EnPro Industries Inc. said in a regulatory filing yesterday that the Chapter 11 reorganization begun on June 5 by subsidiary Garlock Sealing Technologies LLC “may” result in a gain for the quarter ending June 30.
Garlock, a Palmyra, New York-based gasket maker, sought Chapter 11 relief to deal with the last remaining 100,000 asbestos claims. The company, which says it intends to pay all creditors in full, including asbestos claimants, said it still has $194 million of insurance. With help from insurance companies, $1.4 billion already has been spent in resolving 900,000 asbestos claims. Another $400 million was spent in fees and expenses.
Garlock filed a motion yesterday in bankruptcy court in Charlotte, North Carolina, asking the judge for a temporary injunction to stop asbestos claimants from pursuing their lawsuits against the parent EnPro and 65 affiliates that aren’t in bankruptcy. The so-called automatic stay only stops suits against Garlock and two affiliates that filed under Chapter 11.
Charlotte, North Carolina-based EnPro said it entered into a new loan agreement with Bank of America NA, the secured lender. The Charlotte-based bank is to provide $10 million in separate financing for the Garlock reorganization. The revised loan agreement for EnPro is conditioned on approval of the financing for the Chapter 11 case. It also raises the interest rate and fees on the loan to EnPro while reducing the commitment from $75 million to $60 million. The bank also waives the default resulting from the Garlock bankruptcy.
Garlock was released from its liability on the bank loan to EnPro and affiliates. In the future, Garlock’s financial statements will be deconsolidated from those of EnPro, the parent said in the filing with the Securities and Exchange Commission.
Garlock had sales of $113 million in 2009. It was spending $100 million a year to settle and defend asbestos claims.
EnPro had assets of $1.33 billion and total liabilities of $923.5 million on the March 31 balance sheet. EnPro’s $99 million in net income included $5.6 million of income from continuing operations for the first quarter. EnPro makes engineered products, including diesel and natural-gas engines. It has 44 plants in the U.S. plus operations in 10 other countries.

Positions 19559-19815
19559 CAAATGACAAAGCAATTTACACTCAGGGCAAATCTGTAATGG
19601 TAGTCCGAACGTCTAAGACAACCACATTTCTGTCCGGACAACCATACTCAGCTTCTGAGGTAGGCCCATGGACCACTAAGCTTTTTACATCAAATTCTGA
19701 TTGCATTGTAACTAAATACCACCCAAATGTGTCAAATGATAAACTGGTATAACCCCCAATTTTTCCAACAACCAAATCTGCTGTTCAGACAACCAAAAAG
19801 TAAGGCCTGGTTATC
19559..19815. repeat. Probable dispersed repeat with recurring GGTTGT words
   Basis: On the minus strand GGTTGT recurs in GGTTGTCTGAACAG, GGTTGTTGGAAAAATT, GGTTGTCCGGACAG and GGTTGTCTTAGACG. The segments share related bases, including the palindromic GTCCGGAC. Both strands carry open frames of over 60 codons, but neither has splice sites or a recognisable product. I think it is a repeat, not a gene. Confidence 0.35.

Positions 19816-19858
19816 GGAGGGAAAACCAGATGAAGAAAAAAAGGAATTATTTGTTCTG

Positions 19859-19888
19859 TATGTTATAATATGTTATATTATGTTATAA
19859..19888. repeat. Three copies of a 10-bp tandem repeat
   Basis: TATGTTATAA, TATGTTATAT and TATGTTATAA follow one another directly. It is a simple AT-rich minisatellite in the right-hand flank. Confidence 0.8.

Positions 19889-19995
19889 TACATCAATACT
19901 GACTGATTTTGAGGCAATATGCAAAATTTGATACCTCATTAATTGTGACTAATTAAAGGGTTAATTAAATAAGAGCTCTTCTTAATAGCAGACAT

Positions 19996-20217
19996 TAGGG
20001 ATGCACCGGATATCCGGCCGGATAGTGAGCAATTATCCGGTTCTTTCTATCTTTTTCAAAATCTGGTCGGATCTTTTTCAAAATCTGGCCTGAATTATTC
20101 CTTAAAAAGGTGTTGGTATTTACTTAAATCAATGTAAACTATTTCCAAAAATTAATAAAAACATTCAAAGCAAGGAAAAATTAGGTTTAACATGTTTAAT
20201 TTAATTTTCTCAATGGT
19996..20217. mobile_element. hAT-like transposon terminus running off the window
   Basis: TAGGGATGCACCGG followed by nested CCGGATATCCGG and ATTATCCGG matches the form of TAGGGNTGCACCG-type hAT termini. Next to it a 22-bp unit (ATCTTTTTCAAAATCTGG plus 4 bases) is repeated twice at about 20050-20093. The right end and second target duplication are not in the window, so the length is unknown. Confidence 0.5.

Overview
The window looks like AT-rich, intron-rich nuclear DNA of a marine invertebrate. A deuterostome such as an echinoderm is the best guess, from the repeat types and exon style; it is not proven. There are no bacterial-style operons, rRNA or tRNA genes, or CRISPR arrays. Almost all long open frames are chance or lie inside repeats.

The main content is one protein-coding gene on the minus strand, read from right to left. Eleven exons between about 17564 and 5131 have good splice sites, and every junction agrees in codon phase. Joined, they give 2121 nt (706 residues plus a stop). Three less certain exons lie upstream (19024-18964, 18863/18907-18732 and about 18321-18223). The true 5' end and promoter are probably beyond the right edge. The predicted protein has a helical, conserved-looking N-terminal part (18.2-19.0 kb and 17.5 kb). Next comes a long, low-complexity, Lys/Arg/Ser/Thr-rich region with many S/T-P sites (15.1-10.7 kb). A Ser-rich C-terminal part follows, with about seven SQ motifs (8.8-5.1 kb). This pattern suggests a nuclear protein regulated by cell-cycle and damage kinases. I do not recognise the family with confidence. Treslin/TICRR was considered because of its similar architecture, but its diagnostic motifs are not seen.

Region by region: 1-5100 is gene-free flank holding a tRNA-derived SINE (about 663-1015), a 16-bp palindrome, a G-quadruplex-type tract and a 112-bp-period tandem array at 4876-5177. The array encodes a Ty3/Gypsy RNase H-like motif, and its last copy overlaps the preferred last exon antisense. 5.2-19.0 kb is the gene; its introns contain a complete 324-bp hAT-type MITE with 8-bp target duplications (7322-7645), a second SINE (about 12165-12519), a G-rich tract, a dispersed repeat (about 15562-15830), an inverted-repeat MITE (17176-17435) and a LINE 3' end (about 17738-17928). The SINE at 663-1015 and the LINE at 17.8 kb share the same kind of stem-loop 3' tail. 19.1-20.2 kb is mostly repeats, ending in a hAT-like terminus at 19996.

The case is In re Garlock Sealing Technologies LLC, 10- 31607, U.S. Bankruptcy Court, Western District North Carolina (Charlotte).
Supreme Court News
Supreme Court Clarifies 2005 Bankruptcy Amendment
The U.S. Supreme Court ruled 8-1 yesterday that bankruptcy courts can take a bankrupt’s actual income into consideration at the time of plan confirmation in deciding how much an individual must pay unsecured creditors in Chapter 13. The losing side contended the judge was required to use the bankrupt’s income in the months before bankruptcy to decide how much must be paid in the future.
The court, in an opinion written by Justice Samuel A. Alito, upheld a ruling by the 10th U.S. Circuit Court of Appeals in Denver. Three other circuit courts of appeal reached the same conclusion. The lone dissenter, Justice Antonin Scalia, agreed with the conclusion by the 9th Circuit in San Francisco in a case called Maney v. Kagenveama (In re Kagenveama).
The case involved an individual who took a buyout from her employer within six months before bankruptcy. Under the so- called mechanical approach, favored by Justice Scalia in his dissent, her income in the future would be presumed to be the same as it was before bankruptcy when she received one-time income.
By assuming the bankrupt’s income would be the same in the future as it was in the months before filing, the individual could not have confirmed a Chapter 13 plan because she would not in reality take home enough income to pay creditors. Because her income in either case was above the statutory minimum, she would have been ineligible for Chapter 7 and as a result would have had no means of escaping her debt under any form of bankruptcy unless her actual income could be considered.
The split among the circuits resulted from amendments to bankruptcy law in 2005 where the term “projected disposable income” isn’t defined while a definition is given to “disposable income.” The majority on the Court concluded that the word “projected” should be given its “ordinary meaning” where future occurrences aren’t “based on the assumption that the past will necessarily repeat itself.”
The majority said that the so-called mechanical approach favored by Justice Scalia “would produce senseless results that we do not think Congress intended.”
In his 14-page dissent, Justice Scalia said it “would make no difference” even “if it were true that a mechanical reading resulted in undesirable outcomes.” He said “those results would be entirely irrelevant to what the statute means.”
The case is Hamilton v. Lanning, 08-998, U.S. Supreme Court.
Congoleum Quickie Plan Confirmation Takes 6 Years
Congoleum Corp. is on the verge of ending a Chapter 11 reorganization begun in 2003 that was intended to be a quick restructuring of asbestos liabilities.